Till mysteries, mourning and melodies their mystic endings know….

2. Night’s Chalice

       by Allanrockart  

Hear in the long sound of night’s
Translucent colorings the wind,
Feel the presence of an open door
The pale evening backing away
The mind a chalice to be filled by night

Asleep under a butane sky
My son and I let time unchaperoned
Do as it will, resistance gentle
The branches moving in the wind

The wind may shape the evening
Or the stream sass up, a present sound
Birds call in the soul of trees
In the stealthy waiting dark
Where we embrace the fall to sleep

The mind fashions
All of these,
All that they are in these imaginings.
Yet it can never
Know the truth
Nearer the souls of these things themselves.
Rise up in the moment of pure being
Saying the moon is a stone of night

With a receding ripple of thought
The water flowing in the dark, the other side,
In moonlight the billowing silver surface
Always flowing away.

You can’t know time
But you may feel it taking place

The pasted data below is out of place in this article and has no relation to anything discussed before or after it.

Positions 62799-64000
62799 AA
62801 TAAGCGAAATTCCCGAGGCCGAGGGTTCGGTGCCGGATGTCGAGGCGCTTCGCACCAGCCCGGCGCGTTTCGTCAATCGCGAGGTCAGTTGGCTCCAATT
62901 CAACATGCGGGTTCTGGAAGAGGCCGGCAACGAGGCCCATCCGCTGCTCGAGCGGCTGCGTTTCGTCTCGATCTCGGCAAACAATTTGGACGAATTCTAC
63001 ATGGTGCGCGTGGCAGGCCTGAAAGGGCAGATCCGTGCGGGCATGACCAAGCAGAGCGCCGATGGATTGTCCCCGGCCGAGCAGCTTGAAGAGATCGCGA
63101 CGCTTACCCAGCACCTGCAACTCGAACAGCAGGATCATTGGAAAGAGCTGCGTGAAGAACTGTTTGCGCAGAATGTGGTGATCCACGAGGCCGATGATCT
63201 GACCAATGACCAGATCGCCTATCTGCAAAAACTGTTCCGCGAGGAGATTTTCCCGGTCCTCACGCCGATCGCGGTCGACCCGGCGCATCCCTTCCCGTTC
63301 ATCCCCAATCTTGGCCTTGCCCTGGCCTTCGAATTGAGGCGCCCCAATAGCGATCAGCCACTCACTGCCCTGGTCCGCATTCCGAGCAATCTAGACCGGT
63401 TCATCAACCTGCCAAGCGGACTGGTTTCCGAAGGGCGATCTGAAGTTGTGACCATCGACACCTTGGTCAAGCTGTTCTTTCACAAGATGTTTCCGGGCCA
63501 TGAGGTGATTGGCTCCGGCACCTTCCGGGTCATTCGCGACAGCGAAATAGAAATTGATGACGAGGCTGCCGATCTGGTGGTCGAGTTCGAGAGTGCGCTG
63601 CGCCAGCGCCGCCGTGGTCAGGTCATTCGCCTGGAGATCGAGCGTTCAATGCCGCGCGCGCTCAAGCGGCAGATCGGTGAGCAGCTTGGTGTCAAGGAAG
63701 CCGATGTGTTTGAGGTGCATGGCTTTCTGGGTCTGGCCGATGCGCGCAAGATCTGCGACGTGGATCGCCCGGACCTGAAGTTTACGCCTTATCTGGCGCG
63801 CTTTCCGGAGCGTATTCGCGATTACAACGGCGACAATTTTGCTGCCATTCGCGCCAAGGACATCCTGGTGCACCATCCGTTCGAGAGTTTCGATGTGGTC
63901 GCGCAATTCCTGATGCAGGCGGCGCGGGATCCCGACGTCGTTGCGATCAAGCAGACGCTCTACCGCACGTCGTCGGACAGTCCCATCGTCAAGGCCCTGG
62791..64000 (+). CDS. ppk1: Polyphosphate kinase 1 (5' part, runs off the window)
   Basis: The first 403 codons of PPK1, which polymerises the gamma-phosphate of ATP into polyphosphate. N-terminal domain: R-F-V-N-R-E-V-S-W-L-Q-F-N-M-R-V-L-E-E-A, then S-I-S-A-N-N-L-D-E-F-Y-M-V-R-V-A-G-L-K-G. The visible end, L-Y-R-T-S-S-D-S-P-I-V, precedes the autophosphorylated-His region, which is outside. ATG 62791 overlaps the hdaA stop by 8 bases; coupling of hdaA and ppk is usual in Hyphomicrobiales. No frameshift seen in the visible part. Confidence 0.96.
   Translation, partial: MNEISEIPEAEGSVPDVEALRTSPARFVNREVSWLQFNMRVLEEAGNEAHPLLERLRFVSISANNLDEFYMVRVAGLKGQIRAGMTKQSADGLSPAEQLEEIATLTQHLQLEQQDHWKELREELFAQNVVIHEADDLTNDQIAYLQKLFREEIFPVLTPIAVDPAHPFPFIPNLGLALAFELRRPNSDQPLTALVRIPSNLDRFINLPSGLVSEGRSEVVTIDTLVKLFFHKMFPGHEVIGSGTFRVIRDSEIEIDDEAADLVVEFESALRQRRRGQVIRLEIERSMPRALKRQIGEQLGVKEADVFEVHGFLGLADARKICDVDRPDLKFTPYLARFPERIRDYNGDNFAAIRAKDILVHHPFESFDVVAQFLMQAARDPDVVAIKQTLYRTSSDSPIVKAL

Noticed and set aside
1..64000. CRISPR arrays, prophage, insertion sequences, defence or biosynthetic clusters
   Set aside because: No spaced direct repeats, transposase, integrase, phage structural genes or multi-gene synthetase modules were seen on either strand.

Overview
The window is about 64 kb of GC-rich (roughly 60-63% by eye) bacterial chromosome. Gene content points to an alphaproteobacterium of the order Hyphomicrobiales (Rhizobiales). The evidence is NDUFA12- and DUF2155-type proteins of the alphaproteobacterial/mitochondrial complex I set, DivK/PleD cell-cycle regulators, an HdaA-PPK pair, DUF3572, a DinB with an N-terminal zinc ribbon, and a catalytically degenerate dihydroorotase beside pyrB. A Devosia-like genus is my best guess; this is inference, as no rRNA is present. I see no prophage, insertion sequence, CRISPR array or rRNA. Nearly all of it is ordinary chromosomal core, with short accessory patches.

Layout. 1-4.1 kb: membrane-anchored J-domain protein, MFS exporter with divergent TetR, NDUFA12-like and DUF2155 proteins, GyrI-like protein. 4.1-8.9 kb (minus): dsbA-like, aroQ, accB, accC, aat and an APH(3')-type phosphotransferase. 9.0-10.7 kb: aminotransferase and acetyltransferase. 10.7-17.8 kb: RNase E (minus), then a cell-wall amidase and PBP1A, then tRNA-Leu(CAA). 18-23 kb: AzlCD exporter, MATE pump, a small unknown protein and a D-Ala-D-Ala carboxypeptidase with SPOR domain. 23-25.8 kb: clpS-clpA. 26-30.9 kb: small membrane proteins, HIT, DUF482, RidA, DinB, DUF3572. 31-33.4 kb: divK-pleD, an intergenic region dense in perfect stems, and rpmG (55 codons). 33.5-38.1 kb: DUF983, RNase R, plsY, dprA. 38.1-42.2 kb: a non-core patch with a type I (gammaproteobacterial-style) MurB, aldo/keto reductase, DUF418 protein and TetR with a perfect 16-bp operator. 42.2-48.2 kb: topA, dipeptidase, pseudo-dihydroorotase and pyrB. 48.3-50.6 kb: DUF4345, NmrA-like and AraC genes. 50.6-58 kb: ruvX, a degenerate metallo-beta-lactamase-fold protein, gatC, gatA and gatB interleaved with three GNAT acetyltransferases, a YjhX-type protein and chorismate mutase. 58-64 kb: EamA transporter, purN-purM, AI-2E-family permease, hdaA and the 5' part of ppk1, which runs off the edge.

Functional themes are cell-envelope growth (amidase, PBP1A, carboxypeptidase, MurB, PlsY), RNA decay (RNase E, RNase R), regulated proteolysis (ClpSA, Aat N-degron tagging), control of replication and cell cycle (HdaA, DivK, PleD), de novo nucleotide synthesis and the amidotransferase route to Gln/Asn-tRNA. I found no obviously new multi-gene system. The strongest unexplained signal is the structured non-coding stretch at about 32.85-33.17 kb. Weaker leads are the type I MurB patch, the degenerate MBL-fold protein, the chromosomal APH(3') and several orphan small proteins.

When least expecting
The dawn
Says it has passed.

We awaken in light
We recede into darkness
And then awaken again.

3. It’s Cold Watching the Stars

       by Allanrockart

Buffalo Bill
Went drifting by
In the dark deep water
Beneath the sky

Calamity Jane
With skirts a billowing
Found the experience
Rather chilling

The miner searches
With his head face down
He doesn’t know
That he has drown

At the surface the stars bounce away
Down here in a merry go round of the dead
We hold our places on display
In this silent dance we go where the currents flow
 
You called out names like Buffalo Bill
But you don’t really know us.
We’re just dead people floating by
At six hundred feet under the sky

In icy darkness, we’re much as we were
When we stopped being
Part of the air and became
Part of the water.

4. The Unseelies

       by Anonymous

The Unseelies –
Could they also have their
‘Holy See’?
What would their role be then?

If no one sees them,
Apart from dreams
And desolation,
How will their solitude
Turn into consolation?

The Unseelies – solely for the solemn events
People of Ireland rewire them